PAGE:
Changes in Cognition 

Excessive screen time is known to change gray matter and white volumes in the brain, increasing the risk of mental disorders and impairing memory and learning.6 These are known risk factors for dementia.

Addictive Behaviors 

Because of the impact screen time has on the brain, researchers have found a link between excessive screen time and enhanced addictive behaviors. This is especially true for those who lack social support. By hijacking the reward center of the brain and dopamine production (just like other addictive behaviors), screen time has been known to lead to “more profound sadness, loneliness, and isolation.”7  

What's a Healthy Amount of Screen Time?

Here are the guidelines for recommended screen time by age:8

  • 18-24 months: Screen time discouraged
  • 2-5 years: 1 hour
  • 6-17: 2 hours
  • Adults: 2-4 hours

But keep in mind that just as important as how much you use screens is how you’re using them. If you are finding it difficult to sleep, work, eat well, stay physically active, and socialize, and you have a hunch that your screen use is excessive, it may be time to cut back.

Tips for Reducing Screen Time 

Reducing your screen time doesn’t have to be as extreme as going cold turkey. There are a number of small steps you can take to have a healthier relationship with screens, such as tracking how much you use your devices and powering down well before bedtime. The most challenging device to limit is probably your phone because it is always present and always ready to ding you with a notification. Here are some ways to cut down your screen time when it comes to phones.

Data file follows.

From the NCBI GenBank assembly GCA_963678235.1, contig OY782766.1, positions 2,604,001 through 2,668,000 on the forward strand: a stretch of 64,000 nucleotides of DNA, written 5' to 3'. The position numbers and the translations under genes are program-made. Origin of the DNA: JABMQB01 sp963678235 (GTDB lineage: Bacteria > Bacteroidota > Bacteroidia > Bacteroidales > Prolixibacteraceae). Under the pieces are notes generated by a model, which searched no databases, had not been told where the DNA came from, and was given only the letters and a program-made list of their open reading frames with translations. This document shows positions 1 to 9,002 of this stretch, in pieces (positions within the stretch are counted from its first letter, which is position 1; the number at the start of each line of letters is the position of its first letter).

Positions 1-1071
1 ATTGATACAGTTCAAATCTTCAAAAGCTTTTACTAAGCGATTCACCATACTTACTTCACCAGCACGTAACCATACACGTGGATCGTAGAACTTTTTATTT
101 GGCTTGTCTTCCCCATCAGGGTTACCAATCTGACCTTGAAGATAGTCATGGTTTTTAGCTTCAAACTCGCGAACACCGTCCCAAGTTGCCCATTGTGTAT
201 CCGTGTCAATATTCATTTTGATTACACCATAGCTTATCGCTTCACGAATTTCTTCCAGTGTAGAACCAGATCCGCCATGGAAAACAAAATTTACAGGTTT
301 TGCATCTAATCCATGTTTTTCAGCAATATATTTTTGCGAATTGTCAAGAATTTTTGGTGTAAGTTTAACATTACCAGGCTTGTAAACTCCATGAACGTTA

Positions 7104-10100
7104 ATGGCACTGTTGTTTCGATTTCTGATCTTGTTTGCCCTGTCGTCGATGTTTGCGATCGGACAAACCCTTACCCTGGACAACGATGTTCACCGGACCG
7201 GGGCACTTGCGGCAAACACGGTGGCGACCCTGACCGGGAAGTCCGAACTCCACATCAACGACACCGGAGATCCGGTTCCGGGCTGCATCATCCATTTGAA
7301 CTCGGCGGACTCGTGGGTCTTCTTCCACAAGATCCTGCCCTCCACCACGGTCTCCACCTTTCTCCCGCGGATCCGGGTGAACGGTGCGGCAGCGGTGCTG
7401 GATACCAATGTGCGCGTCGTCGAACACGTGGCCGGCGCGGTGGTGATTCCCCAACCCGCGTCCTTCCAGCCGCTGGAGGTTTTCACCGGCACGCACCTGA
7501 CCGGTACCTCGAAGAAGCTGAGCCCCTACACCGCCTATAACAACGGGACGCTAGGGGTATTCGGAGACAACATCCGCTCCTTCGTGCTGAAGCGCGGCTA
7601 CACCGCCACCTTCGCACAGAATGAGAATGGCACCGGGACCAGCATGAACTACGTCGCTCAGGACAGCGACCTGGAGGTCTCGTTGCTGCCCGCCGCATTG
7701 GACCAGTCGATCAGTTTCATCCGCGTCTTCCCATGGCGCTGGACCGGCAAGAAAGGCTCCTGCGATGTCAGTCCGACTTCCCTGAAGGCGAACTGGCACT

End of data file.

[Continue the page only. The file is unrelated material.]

Set a Timer for Your Phone App Usage

The first step in cutting down excessive screen time is to get honest about how much time you spend there. Most phones are equipped with screen time trackers, and will let you know how much time you’re spending on social media, entertainment, and more. You can also set a timer for yourself and give yourself permission to only spend a certain amount of time on your phone. 

Turn On "Do Not Disturb"

Even with the best intentions, it can be difficult to limit your screen time when constant notifications are flooding in. Turning on your “Do Not Disturb” setting will let others know that you’re off limits for the moment and give you some space to step away.

Leave Your Phone in Another Room at Bedtime

To resist the urge to use your phone in bed and wreck your sleep, keep all devices out of the bedroom. This is also helpful in preventing you from reaching for them first thing in the morning. Most experts agree that powering down at least an hour before sleep will prevent blue light from messing with your sleep-wake cycle.

There is a strong correlation between excessive screen time and anxiety. Too much screen time is also known to exacerbate symptoms of ADHD or mimic symptoms of ADHD. For this reason, “Controlled Screen Time” is one of 5 Pillars of Brillia’s holistic strategy. Along with following a healthy diet, getting adequate sleep, practicing mindfulness, the strategy empowers children, teens, and adults to manage anxiety, restlessness, irritability, and stress through behavioral changes scientifically proven to promote emotional regulation and a cognitive function. If you need more support, you can use the 5th Pillar, Brillia, a non-prescription medication designed to reduce anxiety and symptoms of ADHD without harsh chemicals or harmful side effects.

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References: 1, 2, 3, 4, 5, 6, 7, 8